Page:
Despite some published research on the development and evaluation of prenatal psychosocial risk factors, the literature is not without its limitations. The need for longitudinal research examining the predictive validity of the tools for child development is outstanding. The majority of the tools embedded in the prenatal care used by health professionals is reported from western English-speaking cultures. In the literature we could not find reports of similar screening protocols in countries such as Greece, that due to the impact of the financial crisis in the EU zone is struggling to maintain its social stability.

To corroborate this we had an exploratory field assessment through interviews with the medical staff working in the public health services with pregnant women in the island of Crete. Through this we could verify the gap in the prenatal care related to psychosocial risks’ screening.

Relevant information on the Greek health system in the Health in Transition (HiT) report published by the European Observatory on health Systems and Policies describes the Hellenic Health System (ESY) as ‘a mixture of public integrated, public contract and public reimbursement models, comprising elements from both the public and private sectors and incorporating principles of different organizational patterns.’ Health care is provided from both private and public centers, although the first is more frequently observed in primary care and pharmaceuticals [56]. Greek population is aging constantly due to decrease of fertility rates in the past thirty years; birth rates are stretching to equality with death rates, counting 10.5 births per 1000 population while life expectancy is of 80.1 years on average and 82.1 for women. Mortality among women is 46 deaths per 1000 female adults (15–60 years) and infant mortality 2.7 per 1000 live births [56].

Greek women are in the first place among 40 countries for daily tobacco smoking reaching 34%, [57]. Latest data related with illicit drug use in Greece from 2004 show a 8.6% prevalence among the population of lifetime use, while another study in 2006 in the cities of Athens, Heraklion and Thessaloniki showed that 14% of the females had, at some point, tried an illicit drug [58].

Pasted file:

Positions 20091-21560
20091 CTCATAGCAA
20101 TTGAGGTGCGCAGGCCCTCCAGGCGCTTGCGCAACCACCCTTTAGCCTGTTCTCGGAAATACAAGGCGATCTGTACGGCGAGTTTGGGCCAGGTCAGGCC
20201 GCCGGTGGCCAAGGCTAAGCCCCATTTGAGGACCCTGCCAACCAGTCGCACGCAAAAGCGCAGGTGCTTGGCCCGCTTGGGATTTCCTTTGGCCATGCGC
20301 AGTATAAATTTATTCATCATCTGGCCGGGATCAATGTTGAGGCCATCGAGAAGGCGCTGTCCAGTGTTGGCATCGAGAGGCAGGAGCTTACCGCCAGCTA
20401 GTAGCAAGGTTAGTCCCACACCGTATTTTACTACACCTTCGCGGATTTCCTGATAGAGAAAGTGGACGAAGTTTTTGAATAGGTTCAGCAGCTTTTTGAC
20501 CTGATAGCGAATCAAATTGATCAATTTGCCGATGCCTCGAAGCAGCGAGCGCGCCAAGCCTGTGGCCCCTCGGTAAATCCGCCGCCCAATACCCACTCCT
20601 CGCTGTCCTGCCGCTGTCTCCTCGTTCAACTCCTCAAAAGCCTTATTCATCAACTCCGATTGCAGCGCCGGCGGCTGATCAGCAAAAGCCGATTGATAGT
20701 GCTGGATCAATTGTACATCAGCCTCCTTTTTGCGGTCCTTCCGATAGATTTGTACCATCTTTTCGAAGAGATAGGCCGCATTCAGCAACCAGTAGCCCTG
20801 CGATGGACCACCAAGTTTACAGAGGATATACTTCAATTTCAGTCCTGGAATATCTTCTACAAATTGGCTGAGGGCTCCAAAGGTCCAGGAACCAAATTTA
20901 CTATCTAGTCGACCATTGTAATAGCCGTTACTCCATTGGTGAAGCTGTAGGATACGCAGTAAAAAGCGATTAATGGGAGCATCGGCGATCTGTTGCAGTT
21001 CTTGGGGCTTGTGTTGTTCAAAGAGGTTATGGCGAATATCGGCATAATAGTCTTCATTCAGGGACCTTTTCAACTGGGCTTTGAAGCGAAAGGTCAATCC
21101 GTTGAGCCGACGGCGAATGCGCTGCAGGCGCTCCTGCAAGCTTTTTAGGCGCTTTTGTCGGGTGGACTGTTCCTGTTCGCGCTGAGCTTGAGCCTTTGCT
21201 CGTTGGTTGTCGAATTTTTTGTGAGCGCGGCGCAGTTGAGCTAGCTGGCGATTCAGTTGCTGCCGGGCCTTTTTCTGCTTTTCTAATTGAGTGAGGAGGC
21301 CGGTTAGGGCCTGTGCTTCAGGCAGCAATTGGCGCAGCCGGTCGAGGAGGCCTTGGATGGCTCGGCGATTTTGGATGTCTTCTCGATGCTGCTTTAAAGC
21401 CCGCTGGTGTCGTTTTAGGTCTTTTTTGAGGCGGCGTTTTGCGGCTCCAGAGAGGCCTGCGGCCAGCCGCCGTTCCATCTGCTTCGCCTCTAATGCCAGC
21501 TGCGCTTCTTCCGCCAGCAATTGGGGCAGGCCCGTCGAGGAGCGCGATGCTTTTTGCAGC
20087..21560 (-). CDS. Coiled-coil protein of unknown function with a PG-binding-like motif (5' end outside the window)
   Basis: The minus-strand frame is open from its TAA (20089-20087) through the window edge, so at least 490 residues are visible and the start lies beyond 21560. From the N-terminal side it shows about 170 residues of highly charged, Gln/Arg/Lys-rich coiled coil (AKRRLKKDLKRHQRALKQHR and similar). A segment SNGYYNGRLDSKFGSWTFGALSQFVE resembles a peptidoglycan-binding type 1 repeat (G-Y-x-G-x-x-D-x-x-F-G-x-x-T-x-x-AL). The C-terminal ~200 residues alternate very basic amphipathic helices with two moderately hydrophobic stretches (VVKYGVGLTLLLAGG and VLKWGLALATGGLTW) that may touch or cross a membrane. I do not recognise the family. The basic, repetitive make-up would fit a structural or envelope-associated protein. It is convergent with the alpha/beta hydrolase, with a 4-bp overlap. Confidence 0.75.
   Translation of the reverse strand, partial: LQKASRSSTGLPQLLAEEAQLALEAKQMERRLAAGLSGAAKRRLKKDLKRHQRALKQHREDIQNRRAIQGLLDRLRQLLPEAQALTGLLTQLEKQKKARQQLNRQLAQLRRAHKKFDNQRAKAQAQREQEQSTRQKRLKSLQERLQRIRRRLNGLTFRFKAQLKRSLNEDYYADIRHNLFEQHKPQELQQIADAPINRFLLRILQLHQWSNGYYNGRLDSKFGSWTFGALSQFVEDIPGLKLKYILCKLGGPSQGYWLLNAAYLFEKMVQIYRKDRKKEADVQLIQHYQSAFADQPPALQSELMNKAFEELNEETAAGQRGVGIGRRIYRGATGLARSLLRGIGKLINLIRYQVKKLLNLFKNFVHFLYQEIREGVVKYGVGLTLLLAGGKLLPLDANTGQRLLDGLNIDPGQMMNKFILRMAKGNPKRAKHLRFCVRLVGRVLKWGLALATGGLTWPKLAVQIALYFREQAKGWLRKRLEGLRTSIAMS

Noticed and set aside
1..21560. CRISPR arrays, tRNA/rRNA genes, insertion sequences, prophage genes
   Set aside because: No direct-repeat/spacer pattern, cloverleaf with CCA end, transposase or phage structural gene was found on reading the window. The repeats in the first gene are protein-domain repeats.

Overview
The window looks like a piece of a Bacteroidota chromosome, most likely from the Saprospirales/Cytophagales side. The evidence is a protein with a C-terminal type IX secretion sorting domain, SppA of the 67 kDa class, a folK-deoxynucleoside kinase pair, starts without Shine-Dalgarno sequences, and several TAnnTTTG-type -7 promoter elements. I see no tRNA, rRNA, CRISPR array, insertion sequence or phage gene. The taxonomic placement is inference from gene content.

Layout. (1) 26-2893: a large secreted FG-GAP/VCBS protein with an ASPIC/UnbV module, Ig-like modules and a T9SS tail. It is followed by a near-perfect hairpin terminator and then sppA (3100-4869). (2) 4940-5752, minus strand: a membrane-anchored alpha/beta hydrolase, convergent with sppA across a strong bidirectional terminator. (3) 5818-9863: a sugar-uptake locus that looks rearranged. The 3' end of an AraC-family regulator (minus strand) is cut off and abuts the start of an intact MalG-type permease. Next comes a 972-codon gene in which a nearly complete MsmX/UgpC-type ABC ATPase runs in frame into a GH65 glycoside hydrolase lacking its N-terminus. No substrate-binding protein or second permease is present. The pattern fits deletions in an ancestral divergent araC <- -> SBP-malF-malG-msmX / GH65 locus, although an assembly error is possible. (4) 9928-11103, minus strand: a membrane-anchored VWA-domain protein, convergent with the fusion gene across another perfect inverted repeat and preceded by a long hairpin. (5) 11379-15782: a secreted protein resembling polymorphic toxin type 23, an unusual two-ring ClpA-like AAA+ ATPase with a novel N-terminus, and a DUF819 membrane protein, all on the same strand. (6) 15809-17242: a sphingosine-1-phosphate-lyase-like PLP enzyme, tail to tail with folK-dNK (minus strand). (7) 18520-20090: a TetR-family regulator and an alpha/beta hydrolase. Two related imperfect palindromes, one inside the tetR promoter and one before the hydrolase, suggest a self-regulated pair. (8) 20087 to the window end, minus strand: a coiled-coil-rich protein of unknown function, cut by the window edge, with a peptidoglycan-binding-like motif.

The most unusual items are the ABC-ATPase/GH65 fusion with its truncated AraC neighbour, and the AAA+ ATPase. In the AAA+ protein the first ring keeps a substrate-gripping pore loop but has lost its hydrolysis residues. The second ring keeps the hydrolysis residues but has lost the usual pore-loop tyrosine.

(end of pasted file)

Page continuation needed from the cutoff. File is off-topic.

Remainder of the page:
As far as financial means are concerned, poverty rates in Greece were higher than the average EU rates even before the economy entered a severe crisis in 2009. Latest Eurostat reports on unemployment bring Greece first in the Eurozone with rates reaching 27.2% and 59.1% among young people (<25 years) [59]. The deep economic recession that befell Greece in 2009 triggered the interest of the scientific community on the impact of the financial crisis on mental health; yielding to studies showing a link between major depression [60] and suicidality escalation [61] to the economic hardship. Related data to perinatal mental health state are scarce, but a study carried out in Athens in 2008 showed that 19.8% of the participants suffered postpartum depression during the first 6 months after delivery, while this was found to be related to stressful events during pregnancy, among other factors [62].

In terms of cultural context Greece is a collectivist culture [63,64] where family is the core of emotional and material support and where people rely on their families’ support. In the case of Crete, “development” and “modernization” is attributed to the development of the tourism industry. Despite the acute changes at a societal, civil and cultural level observed in the past decades, Cretans still consider their communities as small states where the extended family unit is still the central point of reference and commitment [64].

Considering the encouraging results of projects using prenatal assessment tools for psychosocial risks in other countries and their importance in the prevention of adverse effects on mother-child relationship and child development, the KINDEX interview was developed by Schauer and Ruf-Leuschner after a critical review of evidence-based literature [65]. The KINDEX is a brief instrument developed originally in German, designed to be used by medical staff such as gynecologists, obstetricians, midwives and counselors in prenatal-perinatal health care. Bearing in mind the current situation in Greece and the financial pressures that may impact women’s health and increase risk factors in pregnant women together with the lack of any other prenatal assessment of psychosocial risks, we were driven to adapt the KINDEX in the Greek language and proceed to implement it in primary attention settings in Crete.

Aim of this study

Our study has four aims. First, we wanted to explore whether the use of the KINDEX is feasible in the daily practice of medical staff providing prenatal care in Greece in a representative sample of the general population.

Second, we wanted to evaluate if the KINDEX is a useful tool in the hands of non-trained medical staff, in order to identify and refer high-risk women to the adequate mental health and social services.

Third we wanted to examine the criterion-related concurrent validity of the KINDEX by assessing the relation of the KINDEX interview with the validation interview carried out by an expert clinical psychologist.

The final objective was to achieve the cultural adaptation of the KINDEX Greek Version and to offer a valid tool for the psychosocial risk assessment to the obstetric care providers.


Translation procedure – KINDEX